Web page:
I respectfully disagree on a couple points Coach.
If this player has a goal of increasing his velocity, then what better way to work on that than to get a radar gun (maybe not as fancy as Bretzke has shown but one with some sort of display that the player can see right away). This is to get IMMEDIATE FEEDBACK which is what you need when working on velocity (just like distance is immediate feedback when long tossing). You never know if you are improving something until you are able to measure it. I will also add that a video camera and a GOOD EYE is essential also.
Now with that said, I agree with you that this should be used with a competent pitching coach (which I very much question these coaches when looking at Andy’s arm action and that lack of any corrective measure to improve it).
I’ve always felt that velocity is first, and then learning command and pitches come after that (or along side with it but - yes IMO…velocity is king). This is not just for the sake of velocity in and of itself. When trying to achieve a high velocity throw, you need to have “high level” throwing mechanics. To GET these high level mechanics means that you FIX or improve the body’s movements/mechanics by making them “better” and more efficient.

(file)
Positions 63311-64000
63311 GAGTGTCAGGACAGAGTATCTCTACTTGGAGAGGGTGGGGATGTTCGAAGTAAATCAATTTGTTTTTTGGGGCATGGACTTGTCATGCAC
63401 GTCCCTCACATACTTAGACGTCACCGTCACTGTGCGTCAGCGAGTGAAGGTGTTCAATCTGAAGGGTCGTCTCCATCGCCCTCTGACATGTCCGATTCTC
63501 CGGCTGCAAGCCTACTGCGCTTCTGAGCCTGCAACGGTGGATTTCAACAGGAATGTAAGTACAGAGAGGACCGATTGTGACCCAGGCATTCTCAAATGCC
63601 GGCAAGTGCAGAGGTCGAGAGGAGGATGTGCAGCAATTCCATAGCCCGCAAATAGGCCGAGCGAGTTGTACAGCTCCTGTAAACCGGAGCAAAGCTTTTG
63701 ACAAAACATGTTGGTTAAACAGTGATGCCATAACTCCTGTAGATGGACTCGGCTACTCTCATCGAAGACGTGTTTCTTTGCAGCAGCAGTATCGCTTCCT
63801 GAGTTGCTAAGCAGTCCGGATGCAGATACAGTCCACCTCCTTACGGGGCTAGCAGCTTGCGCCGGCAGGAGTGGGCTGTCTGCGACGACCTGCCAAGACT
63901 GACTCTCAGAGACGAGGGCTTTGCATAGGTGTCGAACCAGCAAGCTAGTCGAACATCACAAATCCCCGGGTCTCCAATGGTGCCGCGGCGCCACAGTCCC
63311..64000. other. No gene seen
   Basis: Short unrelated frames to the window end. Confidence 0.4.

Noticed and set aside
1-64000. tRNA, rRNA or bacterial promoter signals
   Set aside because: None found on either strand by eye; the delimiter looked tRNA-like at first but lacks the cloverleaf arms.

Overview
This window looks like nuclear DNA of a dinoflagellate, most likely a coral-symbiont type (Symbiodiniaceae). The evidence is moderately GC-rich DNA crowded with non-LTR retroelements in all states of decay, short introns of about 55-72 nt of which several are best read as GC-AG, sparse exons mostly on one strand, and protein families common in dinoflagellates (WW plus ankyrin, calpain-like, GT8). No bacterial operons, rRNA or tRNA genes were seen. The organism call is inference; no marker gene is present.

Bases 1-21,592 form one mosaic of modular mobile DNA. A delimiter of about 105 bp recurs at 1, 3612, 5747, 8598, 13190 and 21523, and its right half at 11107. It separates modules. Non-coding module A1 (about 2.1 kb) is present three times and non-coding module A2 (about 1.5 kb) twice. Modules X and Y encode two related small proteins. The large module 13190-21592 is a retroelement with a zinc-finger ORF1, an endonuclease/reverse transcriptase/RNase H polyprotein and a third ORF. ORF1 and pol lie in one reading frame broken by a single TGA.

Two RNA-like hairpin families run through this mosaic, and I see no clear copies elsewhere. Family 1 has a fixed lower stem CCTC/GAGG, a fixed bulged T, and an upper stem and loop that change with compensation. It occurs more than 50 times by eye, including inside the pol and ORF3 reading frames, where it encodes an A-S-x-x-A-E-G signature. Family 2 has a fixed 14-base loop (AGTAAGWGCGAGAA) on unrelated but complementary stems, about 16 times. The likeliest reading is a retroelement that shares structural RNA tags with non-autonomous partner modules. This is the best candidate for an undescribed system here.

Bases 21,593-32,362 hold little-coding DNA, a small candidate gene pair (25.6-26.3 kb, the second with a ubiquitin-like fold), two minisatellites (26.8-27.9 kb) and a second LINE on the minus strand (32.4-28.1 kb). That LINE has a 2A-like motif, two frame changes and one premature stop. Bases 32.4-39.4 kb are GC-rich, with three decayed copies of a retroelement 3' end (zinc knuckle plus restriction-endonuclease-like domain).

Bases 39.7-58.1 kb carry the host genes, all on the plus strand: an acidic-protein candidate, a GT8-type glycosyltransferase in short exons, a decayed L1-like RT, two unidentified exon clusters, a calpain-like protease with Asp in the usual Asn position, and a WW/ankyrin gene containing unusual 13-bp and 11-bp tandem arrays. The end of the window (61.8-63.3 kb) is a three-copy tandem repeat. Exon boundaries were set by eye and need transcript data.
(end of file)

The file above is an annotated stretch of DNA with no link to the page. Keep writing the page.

You can still throw a pitch (curve, change, slider etc), and probably locate it pretty well with less than optimal mechanics (not to pick on Andy, but that is what he is doing right now). But it is MUCH more difficult to throw 90+ with less than optimal throwing mechanics.
Too many times coaches are looking at what the pitch does (did it break enough, did he locate it well, was it a strike etc) rather than looking at HOW the ball got there and how it was thrown.
Now I am not talking about using “brute force” and muscling the ball up there. I’m talking about fine tuning how the body throws the ball so that it is throwing it in the most EFFICIENT manner possible, and IMO that’s what this player needs to be doing.
He can still learn “how” to pitch (locating, pitch types), but the lions share of his time should be spent on correcting his “issues”, and learning how to throw hard because the window to correct these “issues” is closing very quickly.
It takes a monumental effort by the player and coach to correct mechanical inefficiencies. Maybe that’s why most people do not care to tackle such a project because it is literally a 24/7 process. Most times it is only the parent that care enough (or is willing) to undertake such a task.
So I guess I should have said yes, but with a disclaimer. 8)